Snowy Egret catching shrimp

Snowy Egret catching shrimp (click to enlarge)

Turns out there was shrimp for breakfast! The tide was moving water rapidly in the channel and shrimp were flowing with it past a shallow spot that made for easy pickings for the sharp-eyed egrets. They were all dashing about, grabbing and swallowing shrimp.

Snowy Egret with feathers flared 2

Snowy Egret with crest flared in threat display (click to enlarge)

A couple of the egrets were apparently higher on the pecking order and would fluff up their feathers and chase other birds away anytime they would get into a prime shrimping spot so there was a lot to see and photograph. Crest raising is an important threat and territorial display in egrets and one guy in particular was using it to the fullest.

Great Egret preening 2

Great Egret preening (click to enlarge)

Just down the channel a Great Egret stood on a fallen tree and was making itself more presentable for the tourists. It was methodically preening every feather, including the long nuptial plumes, or aigrettes. Early in the breeding season adults grow long plumes on their backs, which they raise in courtship displays. Those plumes were considered fashionable for ladies’ hats in the late nineteenth and early twentieth centuries and, shockingly, it is estimated that more than 95 percent of the Great Egrets in North America were killed for their plumes in those decades. In 1903, plume hunters were getting $32 an ounce for the ornate feathers. Plume-hunting was banned, for the most part, around 1910, and Great Egret populations started to recover. The Great Egret is the symbol of the National Audubon Society, one of the oldest environmental organizations in North America, which was founded to protect birds from being killed for their feathers.

Great Egret gulping

Great Egret gulping (click to enlarge)

I watched this bird delicately preen itself for many minutes before it made one quick move that showed it was not all grace and elegance. I’m betting it wishes the shutter had not been firing at that moment.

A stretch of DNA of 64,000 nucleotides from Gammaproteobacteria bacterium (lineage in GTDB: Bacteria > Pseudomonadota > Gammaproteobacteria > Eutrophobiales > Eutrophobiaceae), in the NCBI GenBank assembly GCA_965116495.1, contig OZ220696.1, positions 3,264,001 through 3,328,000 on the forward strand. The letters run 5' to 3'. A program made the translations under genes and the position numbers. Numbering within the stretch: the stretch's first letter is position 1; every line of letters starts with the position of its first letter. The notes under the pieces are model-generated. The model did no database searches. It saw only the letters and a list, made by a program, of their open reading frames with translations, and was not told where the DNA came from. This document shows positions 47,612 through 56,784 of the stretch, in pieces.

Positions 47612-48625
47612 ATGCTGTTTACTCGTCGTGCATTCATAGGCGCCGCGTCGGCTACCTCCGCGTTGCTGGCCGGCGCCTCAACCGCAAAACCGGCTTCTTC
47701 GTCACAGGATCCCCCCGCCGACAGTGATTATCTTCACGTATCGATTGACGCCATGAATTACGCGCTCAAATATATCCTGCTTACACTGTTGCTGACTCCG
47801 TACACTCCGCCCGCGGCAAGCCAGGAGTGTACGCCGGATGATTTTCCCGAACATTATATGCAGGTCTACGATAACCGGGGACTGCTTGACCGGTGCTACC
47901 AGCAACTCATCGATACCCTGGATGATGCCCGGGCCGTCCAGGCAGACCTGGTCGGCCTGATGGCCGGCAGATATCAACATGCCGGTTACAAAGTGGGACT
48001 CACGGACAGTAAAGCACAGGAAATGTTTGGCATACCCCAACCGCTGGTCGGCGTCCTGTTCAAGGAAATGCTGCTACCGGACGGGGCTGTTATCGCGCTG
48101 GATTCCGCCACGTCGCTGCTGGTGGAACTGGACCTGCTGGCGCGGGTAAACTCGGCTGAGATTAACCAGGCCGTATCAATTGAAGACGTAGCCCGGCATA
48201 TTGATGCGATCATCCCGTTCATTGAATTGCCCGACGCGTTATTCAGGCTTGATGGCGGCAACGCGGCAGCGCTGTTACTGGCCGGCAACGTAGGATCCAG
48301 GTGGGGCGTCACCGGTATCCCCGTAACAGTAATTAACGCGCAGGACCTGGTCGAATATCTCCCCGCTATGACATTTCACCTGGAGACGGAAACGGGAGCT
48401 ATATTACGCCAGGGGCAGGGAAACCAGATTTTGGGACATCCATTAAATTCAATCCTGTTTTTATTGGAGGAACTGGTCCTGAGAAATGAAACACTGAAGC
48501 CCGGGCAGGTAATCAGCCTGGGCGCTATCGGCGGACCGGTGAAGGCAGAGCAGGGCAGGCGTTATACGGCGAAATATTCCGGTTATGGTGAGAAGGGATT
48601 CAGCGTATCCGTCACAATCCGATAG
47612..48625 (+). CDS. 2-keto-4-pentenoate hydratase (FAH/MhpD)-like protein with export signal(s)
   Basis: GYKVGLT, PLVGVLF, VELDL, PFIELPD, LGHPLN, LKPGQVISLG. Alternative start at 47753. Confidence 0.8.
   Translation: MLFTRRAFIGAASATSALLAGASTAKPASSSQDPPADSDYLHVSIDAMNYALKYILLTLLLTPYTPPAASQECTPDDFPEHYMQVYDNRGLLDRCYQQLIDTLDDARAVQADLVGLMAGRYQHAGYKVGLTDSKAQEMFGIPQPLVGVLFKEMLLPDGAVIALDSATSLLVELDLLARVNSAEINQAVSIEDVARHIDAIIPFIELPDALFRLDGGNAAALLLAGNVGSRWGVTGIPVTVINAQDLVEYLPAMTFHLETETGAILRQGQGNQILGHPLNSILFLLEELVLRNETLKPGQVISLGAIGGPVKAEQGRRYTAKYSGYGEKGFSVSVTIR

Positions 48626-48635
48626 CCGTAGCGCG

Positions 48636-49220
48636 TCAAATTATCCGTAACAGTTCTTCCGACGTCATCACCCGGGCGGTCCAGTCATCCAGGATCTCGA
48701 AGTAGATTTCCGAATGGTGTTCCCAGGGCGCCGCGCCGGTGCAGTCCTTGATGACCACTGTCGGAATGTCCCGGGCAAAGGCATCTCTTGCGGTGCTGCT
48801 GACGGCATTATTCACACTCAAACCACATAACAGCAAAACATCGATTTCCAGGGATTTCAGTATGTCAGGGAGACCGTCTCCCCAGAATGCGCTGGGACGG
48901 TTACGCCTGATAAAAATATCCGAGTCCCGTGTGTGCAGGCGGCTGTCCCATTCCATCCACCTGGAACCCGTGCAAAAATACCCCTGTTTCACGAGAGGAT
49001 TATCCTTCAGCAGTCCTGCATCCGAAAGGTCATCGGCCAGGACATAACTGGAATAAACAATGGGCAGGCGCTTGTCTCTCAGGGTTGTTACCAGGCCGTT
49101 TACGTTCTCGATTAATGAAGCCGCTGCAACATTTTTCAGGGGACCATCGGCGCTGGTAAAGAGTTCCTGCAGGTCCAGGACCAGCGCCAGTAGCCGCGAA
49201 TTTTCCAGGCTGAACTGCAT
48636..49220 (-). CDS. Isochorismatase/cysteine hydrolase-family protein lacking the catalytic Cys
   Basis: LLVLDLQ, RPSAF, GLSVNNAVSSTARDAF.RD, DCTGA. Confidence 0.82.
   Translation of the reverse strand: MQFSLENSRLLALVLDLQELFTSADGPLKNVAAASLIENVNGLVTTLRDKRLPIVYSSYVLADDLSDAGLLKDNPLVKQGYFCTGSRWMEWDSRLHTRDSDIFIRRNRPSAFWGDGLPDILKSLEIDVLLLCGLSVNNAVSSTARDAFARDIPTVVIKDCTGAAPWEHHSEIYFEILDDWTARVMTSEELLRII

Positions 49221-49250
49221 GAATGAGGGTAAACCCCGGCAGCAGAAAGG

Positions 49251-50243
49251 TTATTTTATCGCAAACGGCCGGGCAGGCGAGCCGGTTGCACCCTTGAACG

Blue Grosbeak male

Blue Grosbeak male (click to enlarge)

During a brief few minutes of sunshine, I walked part of the Wildlife Loop, a paved 3.5 mile  loop through managed wetlands that is kept closed most of the day for hikers and bicyclists to enjoy and then opened for cars later in the afternoon. It is a great place to see a variety of wildlife and it started of with a Bald Eagle flying overhead. Next, a gorgeous male Blue Grosbeak jumped out of the grass. Then, uncharacteristically for this species when it is anywhere close to me and my camera, it landed close enough and stayed long enough on a perch for me to grab a few quick shots.

Black Skimmer flock at rest

Black Skimmer flock at rest (click to enlarge)

Driving back out toward the beach I came across a flock of Black Skimmers resting on a shallow sand bar. They are such comical-looking, yet beautiful, birds. As I have mentioned before, they ae a favorite of mine, so I spent the last hour of my time on my “refuge tour” hanging out with the skimmers, trying to capture their beauty and precision as they sliced through the shallow water searching for a meal.

Black Skimmer flock 1

Black Skimmer flock (click to enlarge)

Black Skimmer skimming 3

Black Skimmer skimming (click to enlarge)

Check out the lateral compression of this bill – it really looks like a knife blade slicing through the water.

Black Skimmer flock landing

Black Skimmer flock landing (click to enlarge)

Black Skimmer in black and white

Black Skimmer in black and white (click to enlarge)

My time in a few of the refuges of NJ, DE, and VA was awesome but now I am headed to my favorite place on the planet, Yellowstone, for a couple of weeks. I imagine the blog posts will be less frequent and perhaps a bit shorter due to limited internet access and cellular service throughout much of the park. But I’m sure I’ll have some images and adventures to share when I return.